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New York Mets: Examining ten relievers they received in recent trades

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CHICAGO, IL - AUGUST 29: Jacob Rhame #35 of the New York Mets pitches against the Chicago Cubs during the ninth inning at Wrigley Field on August 29, 2018 in Chicago, Illinois. The New York Mets won 10-3. (Photo by Jon Durr/Getty Images)
CHICAGO, IL - AUGUST 29: Jacob Rhame #35 of the New York Mets pitches against the Chicago Cubs during the ninth inning at Wrigley Field on August 29, 2018 in Chicago, Illinois. The New York Mets won 10-3. (Photo by Jon Durr/Getty Images) /
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Ryder Ryan

Ryder Ryan came to the Mets in August of 2017 in a deal that shipped Jay Bruce to the Indians. Bruce was having a great season and Ryan, being a 30th round draft pick from the year prior, felt like poor compensation for the Mets’ best hitter at the time.

Despite the negativity towards his acquisition, Ryan has performed pretty well at the lower levels of the minor leagues. In 2018, he threw 20.1 innings and gave up 4 earned runs (1.77 ERA) at Advanced-A ball.

Upon being promoted, his results plateaued to a 4.13 ERA in 32.2 innings of Double-A baseball. The good news is, between both levels Ryan struck out 59 batters (10.0 K/9) proving he has some bat-missing ability.

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The story behind Ryan is that he was a below average position player in college and was drafted by the Indians to take advantage of his live arm and be a right-handed relief pitcher.

If you’re dismissing this concept, may I remind you that NL Cy Young award winner Jacob deGrom was a 9th round draft pick with the same background. A former light hitting position player for Stetson University turned superstar ace.

Not that Ryan will be the next deGrom. But, maybe he can use his mid-90’s fastball to turn in some quality middle relief innings down the road. Looking towards 2019, you may not see Ryan at all unless he is a September call-up.

Regardless of where you see him next, don’t be so quick to give up on him. Even if his skills are sub-par, his name may be cool enough to propel him into a big league role.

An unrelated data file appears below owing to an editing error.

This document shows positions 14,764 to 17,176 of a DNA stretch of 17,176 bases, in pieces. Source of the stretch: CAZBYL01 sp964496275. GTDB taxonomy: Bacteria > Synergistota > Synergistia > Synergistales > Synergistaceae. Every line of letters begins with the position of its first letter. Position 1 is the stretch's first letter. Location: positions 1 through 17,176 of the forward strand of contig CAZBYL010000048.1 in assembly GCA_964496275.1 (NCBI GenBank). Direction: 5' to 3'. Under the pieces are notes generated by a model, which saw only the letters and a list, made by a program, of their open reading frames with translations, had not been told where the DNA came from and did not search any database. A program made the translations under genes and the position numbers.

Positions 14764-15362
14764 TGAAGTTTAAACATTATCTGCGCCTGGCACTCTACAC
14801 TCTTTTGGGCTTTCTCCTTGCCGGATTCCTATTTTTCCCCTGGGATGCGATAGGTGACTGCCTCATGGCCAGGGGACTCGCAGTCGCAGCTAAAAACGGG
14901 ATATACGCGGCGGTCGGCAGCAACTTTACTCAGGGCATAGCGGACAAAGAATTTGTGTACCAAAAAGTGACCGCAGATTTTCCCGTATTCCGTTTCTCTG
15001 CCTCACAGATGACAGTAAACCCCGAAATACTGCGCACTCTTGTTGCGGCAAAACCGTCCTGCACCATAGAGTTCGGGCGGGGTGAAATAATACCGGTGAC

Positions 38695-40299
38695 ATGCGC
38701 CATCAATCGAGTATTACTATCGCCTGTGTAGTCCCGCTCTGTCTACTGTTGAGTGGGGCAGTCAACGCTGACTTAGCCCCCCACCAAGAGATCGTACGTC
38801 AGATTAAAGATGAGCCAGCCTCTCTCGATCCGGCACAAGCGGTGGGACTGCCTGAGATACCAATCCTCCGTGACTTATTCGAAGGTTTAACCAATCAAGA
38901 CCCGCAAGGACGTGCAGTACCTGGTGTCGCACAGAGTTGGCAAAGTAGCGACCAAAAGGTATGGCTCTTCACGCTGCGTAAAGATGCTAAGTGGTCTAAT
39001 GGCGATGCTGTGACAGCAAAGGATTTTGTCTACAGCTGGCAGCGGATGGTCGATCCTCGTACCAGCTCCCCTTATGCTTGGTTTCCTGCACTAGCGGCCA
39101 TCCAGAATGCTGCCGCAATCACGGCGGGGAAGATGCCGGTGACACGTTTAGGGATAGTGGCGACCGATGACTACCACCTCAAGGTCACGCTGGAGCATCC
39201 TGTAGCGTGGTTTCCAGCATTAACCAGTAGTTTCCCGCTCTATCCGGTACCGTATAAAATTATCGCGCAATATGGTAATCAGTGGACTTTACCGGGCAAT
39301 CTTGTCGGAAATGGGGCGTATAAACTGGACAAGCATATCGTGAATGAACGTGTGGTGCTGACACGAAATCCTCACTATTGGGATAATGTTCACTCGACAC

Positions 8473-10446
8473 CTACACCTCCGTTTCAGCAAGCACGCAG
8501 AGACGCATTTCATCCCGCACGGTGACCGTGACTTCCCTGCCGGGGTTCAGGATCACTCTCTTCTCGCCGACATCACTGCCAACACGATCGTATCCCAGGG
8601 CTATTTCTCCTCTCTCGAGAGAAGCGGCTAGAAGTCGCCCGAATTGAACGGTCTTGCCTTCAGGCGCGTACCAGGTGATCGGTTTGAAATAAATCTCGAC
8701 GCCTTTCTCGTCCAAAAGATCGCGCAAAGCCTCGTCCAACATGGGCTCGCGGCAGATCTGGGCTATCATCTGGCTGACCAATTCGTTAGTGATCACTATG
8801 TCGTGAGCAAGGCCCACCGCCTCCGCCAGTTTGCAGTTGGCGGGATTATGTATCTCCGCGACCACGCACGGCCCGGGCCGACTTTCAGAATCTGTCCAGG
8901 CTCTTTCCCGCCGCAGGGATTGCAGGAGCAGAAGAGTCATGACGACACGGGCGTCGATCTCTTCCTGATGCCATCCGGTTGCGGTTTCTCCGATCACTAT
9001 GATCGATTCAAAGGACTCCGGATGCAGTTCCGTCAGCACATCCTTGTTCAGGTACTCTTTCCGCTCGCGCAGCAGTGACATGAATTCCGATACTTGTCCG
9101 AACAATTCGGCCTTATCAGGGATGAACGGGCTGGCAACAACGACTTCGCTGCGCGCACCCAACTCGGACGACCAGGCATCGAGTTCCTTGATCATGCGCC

Drew Smith

Drew Smith was acquired just before the 2017 trade deadline in a deal that sent Lucas Duda to the Tampa Bay Rays.

He finished 2017 with Double-A Binghamton throwing 15 innings to the tune of a 1.80 ERA. He began 2018 on a similar note, accomplishing a 2.08 ERA in 4.1 innings for Double-A before being promoted to Triple-A Las Vegas where he managed a 2.76 ERA in 32.2 innings despite pitching in the hitter-friendly Pacific Coast League.

His terrific minor league ERA and 8.8 K/9 earned him a couple of well-deserved call-ups in the middle of the summer that saw him pitch 28 innings with a 3.54 ERA for the Mets.

Smith, another righty, has a quick arm with a fastball that sits in the mid-90’s and a sharp curveball. He throws his glove hand into the air before rocking back and delivering from a high arm angle, creating deception similar to the style of a young Tyler Clippard.

His ERA was sub-2.00 before a couple of unfortunate outings in late September, spoiling an otherwise terrific MLB debut. Smith’s good stuff has not translated to strikeouts at the Major League level (5.8 K/9) but that may also be attributed to his surprising strike-throwing ability (1.9 BB/9).

Expect the Mets to give him a legitimate shot at a middle relief spot to open the 2019 season.

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